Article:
In a workshop on December 6, 2017, Winfried Muthesius taught ten young artists the technique of pittura oscura. They were students of Prof. Uli Braun, Faculty of Design at the University of Applied Sciences in Würzburg. Muthesius showed them how - in relation to specific places in Würzburg - a reference can be created to the challenges of today and tomorrow. The so-called Habima scandal was chosen as the historical point of reference.
The artist Winfried Muthesius and the University students first familiarized themselves with the vicissitudes of the fate of the people of Würzburg by looking at the mural, painted by Wolfgang Lenz. It illustrates the more than 1300-year history of the City in pictures in the council hall. Würzburg was nearly totally destroyed at the end of World War II.
Afterwards Winfried Muthesius explained the technique pittura oscura developed by him, presented the artistic procedure, backgrounds, creation process and examples and worked out the possibilities of this technique with the students.
More about Habima, see below: What had happened back then? and Why the Habima Scandal at all things?
We walked. The way that Jewish citizens from Würzburg had walked before, not knowing what to expect...
He and the 10 young creatives took the 2 by 2 meter skull painting by Muthesius, which would later be exhibited in the State Museum for Franconia, and carried the 40 kg load from Domstraße to the Theater. In doing so, they inevitably thought of the burden that Jewish people had to carry in the Third Reich and what had happened to them even years before in the so-called Habima scandal right here on this path.
Around the theater in November 1930, many people, including many students, who were ready to use violence, gathered to prevent the Jewish theater troupe Habima from Russia from performing their play. Otto Helmuth, democratically elected member of the state parliament of the NSDAP from Würzburg, had called them to do so. More than a thousand radical demonstrators frightened the mainly Jewish theater-goers, who did not leave the theater any time soon. There were numerous brutal attacks, injuries, persecutions. Fear was stoked.
"The police had lost control of the situation. Several Jewish theater-goers were severely maltreated by the mob.(...) ...the Würzburg judges [proved] blind to the right-wing threat." as Dr. Christine Kolbet wrote (in German) in judentum.net
Today, the Mainfrankentheater is located on this site.
The students placed the skull image, whose origin was the real skull of a person who had fallen victim to a pogrom in the Middle Ages, in the middle of the Theater's entrance door.
No way led around it. Neither in, nor out.
The workshop participants now photographed the scene from various perspectives. Detail shots with a narrow view and wide-angle perspectives, close-ups and long shots - everything was tried out. The goal was to finally select one shot that - after further processing - was best able to depict the perspective that made sense to the artists for describing their future perspective.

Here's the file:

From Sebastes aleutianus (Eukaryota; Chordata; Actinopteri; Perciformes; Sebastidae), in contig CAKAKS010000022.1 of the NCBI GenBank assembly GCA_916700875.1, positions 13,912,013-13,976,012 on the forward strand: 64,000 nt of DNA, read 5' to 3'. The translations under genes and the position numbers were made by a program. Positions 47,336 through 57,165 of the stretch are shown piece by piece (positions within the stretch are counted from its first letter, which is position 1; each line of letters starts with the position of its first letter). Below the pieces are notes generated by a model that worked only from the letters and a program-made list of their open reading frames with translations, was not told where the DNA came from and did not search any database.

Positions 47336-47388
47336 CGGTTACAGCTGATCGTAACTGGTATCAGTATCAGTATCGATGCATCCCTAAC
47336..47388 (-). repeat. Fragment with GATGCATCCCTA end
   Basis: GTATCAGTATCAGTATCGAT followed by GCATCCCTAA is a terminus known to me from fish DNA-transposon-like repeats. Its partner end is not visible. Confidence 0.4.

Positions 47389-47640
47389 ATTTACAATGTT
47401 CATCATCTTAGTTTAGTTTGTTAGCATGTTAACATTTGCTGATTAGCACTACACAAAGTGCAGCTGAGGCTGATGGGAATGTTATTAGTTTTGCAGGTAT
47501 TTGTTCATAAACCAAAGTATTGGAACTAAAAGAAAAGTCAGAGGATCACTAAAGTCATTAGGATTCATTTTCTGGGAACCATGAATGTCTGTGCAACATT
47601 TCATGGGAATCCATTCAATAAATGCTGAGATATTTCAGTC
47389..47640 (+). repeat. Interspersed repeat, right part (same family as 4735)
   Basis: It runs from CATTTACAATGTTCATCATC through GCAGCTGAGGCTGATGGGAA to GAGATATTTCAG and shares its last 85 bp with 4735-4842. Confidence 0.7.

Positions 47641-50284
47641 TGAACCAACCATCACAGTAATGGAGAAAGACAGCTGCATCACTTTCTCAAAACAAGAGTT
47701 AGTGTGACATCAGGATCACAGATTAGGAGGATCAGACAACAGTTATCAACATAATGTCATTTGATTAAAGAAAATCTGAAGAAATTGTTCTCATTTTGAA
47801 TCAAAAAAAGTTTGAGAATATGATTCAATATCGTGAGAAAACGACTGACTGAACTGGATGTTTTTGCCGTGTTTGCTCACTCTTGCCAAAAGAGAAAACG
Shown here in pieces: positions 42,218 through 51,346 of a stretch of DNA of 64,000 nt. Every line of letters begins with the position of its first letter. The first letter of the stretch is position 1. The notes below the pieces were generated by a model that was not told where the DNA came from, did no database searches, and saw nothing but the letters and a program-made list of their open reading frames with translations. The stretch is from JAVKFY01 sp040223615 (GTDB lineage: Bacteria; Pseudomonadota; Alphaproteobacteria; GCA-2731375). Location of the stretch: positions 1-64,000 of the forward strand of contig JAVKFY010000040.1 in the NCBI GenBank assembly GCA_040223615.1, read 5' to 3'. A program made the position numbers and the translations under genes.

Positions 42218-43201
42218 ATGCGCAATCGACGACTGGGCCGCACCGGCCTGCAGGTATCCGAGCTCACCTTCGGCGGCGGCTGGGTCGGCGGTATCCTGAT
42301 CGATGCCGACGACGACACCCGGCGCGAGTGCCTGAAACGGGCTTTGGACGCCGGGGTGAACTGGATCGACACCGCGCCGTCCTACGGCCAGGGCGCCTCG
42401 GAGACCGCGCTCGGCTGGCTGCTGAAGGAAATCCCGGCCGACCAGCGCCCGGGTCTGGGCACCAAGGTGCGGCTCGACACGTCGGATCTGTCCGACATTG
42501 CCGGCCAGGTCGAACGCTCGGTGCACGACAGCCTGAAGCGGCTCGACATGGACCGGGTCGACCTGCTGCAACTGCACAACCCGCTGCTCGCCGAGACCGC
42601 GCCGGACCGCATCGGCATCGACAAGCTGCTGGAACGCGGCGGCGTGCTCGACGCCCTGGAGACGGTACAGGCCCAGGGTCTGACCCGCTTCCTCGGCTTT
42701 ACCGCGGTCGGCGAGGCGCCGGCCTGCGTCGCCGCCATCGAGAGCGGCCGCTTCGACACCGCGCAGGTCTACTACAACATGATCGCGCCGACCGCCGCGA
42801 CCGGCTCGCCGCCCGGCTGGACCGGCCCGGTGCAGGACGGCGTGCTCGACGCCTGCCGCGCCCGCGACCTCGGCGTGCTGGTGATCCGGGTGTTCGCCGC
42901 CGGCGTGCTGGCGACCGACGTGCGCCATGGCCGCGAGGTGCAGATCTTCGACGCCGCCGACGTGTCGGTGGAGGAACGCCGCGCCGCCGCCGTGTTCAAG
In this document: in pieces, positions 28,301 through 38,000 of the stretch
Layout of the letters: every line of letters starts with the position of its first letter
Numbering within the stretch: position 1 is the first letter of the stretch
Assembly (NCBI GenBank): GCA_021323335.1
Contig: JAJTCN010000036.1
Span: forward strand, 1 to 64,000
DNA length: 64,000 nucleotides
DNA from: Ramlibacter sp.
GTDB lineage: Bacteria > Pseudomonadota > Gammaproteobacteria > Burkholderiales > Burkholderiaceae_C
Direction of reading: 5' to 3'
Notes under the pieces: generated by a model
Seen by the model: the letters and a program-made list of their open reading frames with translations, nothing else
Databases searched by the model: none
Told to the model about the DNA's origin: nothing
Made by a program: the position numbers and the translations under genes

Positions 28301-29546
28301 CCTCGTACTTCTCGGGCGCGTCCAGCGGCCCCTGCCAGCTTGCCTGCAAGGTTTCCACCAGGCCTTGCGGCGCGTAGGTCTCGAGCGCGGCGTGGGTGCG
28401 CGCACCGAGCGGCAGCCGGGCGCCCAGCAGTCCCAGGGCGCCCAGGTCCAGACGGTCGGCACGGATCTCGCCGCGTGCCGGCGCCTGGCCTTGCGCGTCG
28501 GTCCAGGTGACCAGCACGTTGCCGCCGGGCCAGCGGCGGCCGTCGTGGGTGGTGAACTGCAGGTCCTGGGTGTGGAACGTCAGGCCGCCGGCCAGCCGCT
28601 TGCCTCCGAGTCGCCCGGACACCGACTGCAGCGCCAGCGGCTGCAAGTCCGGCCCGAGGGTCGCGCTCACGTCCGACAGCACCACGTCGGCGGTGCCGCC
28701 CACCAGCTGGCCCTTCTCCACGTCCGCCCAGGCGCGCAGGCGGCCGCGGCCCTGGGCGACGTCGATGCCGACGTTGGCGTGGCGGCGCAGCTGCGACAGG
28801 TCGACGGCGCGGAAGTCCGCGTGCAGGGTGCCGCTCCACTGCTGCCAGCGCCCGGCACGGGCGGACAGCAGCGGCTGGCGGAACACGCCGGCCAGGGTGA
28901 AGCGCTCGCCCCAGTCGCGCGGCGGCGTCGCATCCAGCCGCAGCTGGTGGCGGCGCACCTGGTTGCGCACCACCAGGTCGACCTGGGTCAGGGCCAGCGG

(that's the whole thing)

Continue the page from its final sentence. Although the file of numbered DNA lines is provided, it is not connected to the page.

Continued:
In the afternoon, in the art room of the "Deutschhaus" in Würzburg, the selected developed photo was further processed by each of the young artists. Using pictorial techniques, colorful or black and white, scratched and creased, torn and reassembled - there was no limit to creativity.
At the end of the day, with the same starting conditions and identical detail steps until almost the end, each had a unique piece in his/her hands.
For the practical phase that was to lead to the art exhibition, the students had every freedom. They chose their own theme, something that moves them. They had 3 months to accomplish. For possible questions and help, Winfried Muthesius was available (via Video chat).
The result was - this much can be revealed now - incredibly impressive and touching! And it was an urgent appeal to politics and society.
The painter, photographer and installation artist Winfried Muthesius and 10 students of the Faculty of Design of the FHWS and their pics4peace action against anti-Semitism:
"pittura oscura" is what Muthesius calls a practice that has been specially developed since 1992, the work-immanent layering, which, starting from his drawings, in reflection of an occurrence, combined with an art action in public space, allows different forms of representation, such as photography and painting, to flow into one another.
Exhibition from March 09 to April 15, 2018, at the State Museum for Franconia, Würzburg and pics4peace online, online exhibition with creative posts of young adults for a life in freedom, democracy and peace.
pics4peace project partners: Dr. Pia Beckmann, City of Würzburg, Museum für Franken, Leonhard Frank Society, PEN Center Germany.
Music, Edits & Design:
The Habima Scandal was the most violent anti-Semitic outrage before 1933, three years before such action was state-approved and later even state-initiated.
Today, too, there are attacks against minorities. Today, too, people are again being openly excluded and defamed. Radical groups are gaining in popularity. Populist parties are entering parliaments. Young people do not feel understood by politics. According to a study (2021) by the Economist, democracies are clearly in retreat. The number of authoritarian states, on the other hand, has risen steadily in recent years.
The Habima scandal shows that the step from democracy to dictatorship can be short.
That's why we must all do everything we can to fight the beginnings, even if it takes courage.